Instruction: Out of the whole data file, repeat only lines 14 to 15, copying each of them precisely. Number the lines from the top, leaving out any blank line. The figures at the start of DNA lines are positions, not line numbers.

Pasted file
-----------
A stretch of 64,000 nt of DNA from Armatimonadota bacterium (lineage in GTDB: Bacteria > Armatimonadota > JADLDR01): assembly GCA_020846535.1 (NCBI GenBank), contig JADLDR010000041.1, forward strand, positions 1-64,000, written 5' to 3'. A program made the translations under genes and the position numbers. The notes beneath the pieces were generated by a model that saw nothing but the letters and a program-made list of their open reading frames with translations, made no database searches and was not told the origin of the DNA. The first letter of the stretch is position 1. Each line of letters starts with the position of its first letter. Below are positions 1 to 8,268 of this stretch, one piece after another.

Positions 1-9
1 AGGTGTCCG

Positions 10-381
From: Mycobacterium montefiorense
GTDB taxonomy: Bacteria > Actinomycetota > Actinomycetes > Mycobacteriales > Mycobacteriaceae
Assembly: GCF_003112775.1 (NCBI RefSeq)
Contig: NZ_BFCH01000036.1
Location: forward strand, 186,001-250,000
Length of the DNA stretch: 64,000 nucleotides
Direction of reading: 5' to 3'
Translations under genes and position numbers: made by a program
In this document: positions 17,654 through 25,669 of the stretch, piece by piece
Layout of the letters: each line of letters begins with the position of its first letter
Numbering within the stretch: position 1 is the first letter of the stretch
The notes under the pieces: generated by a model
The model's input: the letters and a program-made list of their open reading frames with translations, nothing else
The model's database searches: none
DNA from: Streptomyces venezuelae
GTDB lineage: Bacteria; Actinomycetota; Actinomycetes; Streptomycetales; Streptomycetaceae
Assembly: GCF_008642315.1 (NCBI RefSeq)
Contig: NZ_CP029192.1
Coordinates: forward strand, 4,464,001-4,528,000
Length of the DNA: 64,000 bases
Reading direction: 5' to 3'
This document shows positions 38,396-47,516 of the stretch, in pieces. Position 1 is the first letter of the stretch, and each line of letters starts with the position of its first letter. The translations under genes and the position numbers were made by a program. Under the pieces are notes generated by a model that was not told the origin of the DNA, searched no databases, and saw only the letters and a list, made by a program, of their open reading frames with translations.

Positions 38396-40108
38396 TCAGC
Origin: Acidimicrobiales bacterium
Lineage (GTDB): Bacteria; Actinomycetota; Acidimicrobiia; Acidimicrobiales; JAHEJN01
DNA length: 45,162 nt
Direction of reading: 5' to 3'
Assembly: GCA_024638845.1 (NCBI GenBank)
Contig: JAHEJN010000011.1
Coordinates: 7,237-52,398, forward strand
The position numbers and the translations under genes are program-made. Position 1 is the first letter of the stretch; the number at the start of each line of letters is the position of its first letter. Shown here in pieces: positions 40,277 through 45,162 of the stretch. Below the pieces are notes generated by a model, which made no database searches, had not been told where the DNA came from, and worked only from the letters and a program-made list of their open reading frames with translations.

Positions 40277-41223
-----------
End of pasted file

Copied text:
Layout of the letters: each line of letters begins with the position of its first letter
Numbering within the stretch: position 1 is the first letter of the stretch